HealthSouth Case study

HealthSouth Case study Words: 3126

The old system was rife with possibilities for fraud and errors. During 2004, the company went through significant restructuring activities. These included forming a new executive management team, building a new finance/ accounting staff, and financial restatement activities in order to avoid a potential inerrancy. The new executive management team at Healthiest knew that a financial systems upgrade was critical to the continued re-building of the company and supported efforts to upgrade from Peoples 6. . In 2007, the new Healthiest team used innovative leadership, teamwork, and project management skills to upgrade the ERP system to Peoples version 9. 0. The information technology group and business owners at Healthiest were given a mandate to implement the system within one year and to use the system with minimal modifications. In January 2007, during the project kick-off, the Chief Financial Officer relayed the high-level objectives: Replace the current highly customized Peoples Financial 6. Applications Deploy General Ledger, Asset Management, Accounts Payable modules by January 1, 2008 Implement vanilla with minimal customization Implement on schedule and within budget During the project, any modification or customization requests were vetted through a rigorous change management process that had to be approved by a steering committee composed of members from functional and information technology (IT) areas of the company. The implementation team included various experts from national areas such as Asset Management, Accounts Payable, and General Ledger who worked with the IT technical experts.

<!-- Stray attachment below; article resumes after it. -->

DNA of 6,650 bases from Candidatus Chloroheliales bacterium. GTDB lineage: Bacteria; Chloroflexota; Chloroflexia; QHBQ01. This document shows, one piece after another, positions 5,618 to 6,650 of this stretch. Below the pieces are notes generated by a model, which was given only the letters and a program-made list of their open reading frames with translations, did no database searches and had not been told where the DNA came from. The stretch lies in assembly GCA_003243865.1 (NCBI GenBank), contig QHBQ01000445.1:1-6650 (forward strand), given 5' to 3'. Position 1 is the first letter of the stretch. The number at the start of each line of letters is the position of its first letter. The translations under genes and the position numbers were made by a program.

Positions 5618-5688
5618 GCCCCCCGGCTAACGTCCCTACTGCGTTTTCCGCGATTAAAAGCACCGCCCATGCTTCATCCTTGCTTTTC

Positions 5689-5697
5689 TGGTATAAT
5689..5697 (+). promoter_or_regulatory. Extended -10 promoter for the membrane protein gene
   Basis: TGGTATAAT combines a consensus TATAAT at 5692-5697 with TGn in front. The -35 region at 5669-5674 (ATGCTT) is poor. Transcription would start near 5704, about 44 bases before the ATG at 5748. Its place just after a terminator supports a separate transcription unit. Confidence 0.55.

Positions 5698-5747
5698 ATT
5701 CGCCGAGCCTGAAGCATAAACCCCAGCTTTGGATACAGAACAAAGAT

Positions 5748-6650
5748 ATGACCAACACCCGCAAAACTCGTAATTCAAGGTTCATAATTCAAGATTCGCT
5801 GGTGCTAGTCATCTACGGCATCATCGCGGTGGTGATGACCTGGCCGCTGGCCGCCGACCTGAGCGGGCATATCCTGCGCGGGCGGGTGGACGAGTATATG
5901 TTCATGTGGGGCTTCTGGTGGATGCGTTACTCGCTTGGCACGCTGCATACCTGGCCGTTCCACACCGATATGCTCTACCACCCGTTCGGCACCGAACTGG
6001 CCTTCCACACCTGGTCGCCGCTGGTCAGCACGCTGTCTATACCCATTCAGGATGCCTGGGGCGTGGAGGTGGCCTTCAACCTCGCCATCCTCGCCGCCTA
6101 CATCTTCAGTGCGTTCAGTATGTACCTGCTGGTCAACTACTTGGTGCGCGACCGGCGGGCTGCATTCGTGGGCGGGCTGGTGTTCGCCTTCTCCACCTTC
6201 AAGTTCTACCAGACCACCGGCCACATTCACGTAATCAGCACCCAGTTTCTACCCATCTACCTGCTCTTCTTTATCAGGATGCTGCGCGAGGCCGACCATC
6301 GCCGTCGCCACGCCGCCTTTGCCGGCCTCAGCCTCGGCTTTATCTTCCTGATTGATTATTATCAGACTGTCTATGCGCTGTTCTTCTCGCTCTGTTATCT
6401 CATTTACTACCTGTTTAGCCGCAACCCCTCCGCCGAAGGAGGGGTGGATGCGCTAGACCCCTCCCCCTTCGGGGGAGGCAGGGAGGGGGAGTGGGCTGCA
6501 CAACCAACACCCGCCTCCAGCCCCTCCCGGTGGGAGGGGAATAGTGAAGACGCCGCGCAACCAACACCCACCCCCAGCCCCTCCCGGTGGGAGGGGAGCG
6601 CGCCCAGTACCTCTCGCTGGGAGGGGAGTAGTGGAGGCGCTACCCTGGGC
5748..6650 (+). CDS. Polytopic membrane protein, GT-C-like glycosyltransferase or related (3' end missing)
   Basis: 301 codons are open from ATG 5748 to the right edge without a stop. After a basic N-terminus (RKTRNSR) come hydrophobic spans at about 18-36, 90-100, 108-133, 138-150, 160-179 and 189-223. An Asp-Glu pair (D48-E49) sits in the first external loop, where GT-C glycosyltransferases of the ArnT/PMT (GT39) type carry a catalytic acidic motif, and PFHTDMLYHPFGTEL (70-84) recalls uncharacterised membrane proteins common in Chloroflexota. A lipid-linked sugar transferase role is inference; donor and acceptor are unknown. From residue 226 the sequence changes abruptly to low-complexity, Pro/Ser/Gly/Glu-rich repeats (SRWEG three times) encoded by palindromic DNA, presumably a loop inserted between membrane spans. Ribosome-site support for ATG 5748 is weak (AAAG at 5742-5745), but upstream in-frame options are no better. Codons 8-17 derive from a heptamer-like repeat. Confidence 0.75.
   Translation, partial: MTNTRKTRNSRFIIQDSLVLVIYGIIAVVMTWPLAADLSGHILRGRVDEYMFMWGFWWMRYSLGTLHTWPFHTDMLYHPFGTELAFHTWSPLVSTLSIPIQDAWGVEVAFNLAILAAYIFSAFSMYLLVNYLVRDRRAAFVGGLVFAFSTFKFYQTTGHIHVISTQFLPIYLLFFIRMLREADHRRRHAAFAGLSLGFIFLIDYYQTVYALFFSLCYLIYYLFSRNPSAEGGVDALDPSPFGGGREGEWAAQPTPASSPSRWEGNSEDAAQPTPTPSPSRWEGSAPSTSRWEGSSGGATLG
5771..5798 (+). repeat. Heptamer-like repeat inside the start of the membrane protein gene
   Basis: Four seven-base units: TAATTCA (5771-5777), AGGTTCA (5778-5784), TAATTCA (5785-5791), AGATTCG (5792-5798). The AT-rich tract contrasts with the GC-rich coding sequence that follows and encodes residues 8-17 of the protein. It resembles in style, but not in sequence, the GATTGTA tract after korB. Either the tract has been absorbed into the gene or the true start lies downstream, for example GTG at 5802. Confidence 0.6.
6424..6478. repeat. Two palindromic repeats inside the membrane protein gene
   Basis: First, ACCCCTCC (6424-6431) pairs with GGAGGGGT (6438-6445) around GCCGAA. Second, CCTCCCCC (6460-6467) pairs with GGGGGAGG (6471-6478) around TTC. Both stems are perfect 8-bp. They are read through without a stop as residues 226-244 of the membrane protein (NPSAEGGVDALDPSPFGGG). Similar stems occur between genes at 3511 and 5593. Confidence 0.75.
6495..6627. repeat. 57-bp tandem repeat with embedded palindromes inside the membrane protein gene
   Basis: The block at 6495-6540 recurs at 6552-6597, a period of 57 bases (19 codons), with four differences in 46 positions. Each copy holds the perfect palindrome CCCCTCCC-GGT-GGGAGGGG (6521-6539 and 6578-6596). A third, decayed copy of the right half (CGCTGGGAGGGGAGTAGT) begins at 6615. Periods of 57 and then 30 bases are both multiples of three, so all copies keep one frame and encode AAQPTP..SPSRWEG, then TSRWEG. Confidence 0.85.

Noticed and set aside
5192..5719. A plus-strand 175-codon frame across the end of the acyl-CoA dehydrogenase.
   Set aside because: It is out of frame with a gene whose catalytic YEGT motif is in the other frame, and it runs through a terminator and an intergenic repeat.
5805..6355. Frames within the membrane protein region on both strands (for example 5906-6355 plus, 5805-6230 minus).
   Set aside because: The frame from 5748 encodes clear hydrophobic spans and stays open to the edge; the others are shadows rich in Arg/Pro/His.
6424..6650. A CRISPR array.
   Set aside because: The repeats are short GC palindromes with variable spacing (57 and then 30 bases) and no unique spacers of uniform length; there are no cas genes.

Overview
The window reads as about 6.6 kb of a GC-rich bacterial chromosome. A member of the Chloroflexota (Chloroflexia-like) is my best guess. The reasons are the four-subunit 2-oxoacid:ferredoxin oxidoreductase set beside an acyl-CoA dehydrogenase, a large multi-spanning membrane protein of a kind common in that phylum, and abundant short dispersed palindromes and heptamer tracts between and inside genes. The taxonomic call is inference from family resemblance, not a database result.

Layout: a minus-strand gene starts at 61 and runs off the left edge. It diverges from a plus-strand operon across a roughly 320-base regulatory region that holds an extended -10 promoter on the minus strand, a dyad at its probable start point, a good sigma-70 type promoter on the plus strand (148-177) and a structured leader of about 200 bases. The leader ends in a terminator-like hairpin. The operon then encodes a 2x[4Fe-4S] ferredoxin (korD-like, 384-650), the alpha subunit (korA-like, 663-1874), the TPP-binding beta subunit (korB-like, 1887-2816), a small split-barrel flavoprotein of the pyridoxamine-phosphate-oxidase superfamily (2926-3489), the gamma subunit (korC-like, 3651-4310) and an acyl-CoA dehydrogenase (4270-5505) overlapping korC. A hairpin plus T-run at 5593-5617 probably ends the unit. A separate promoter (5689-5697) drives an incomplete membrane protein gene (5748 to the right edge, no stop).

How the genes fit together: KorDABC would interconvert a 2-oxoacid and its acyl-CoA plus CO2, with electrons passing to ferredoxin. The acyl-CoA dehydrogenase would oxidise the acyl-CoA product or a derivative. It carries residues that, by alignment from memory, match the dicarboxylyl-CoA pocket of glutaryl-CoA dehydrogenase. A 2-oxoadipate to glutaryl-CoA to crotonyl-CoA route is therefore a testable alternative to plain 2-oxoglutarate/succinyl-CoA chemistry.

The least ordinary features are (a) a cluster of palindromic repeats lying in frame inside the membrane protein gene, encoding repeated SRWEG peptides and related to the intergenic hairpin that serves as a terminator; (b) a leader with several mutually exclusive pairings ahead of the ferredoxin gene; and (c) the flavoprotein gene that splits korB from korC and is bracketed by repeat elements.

Healthiest captured thousands of documents related to the implementation process over the course of the project. The project manager developed a [email protected] website and it became the centralized collaboration tool for the project. One of the most useful applications [email protected] was that it served as a repository of all documents pertaining to the project. Because the nature of the project involved Financial systems, Healthiest knew that internal and external auditors would need evidence that proper controls were in lace and good project management techniques were utilized throughout the project.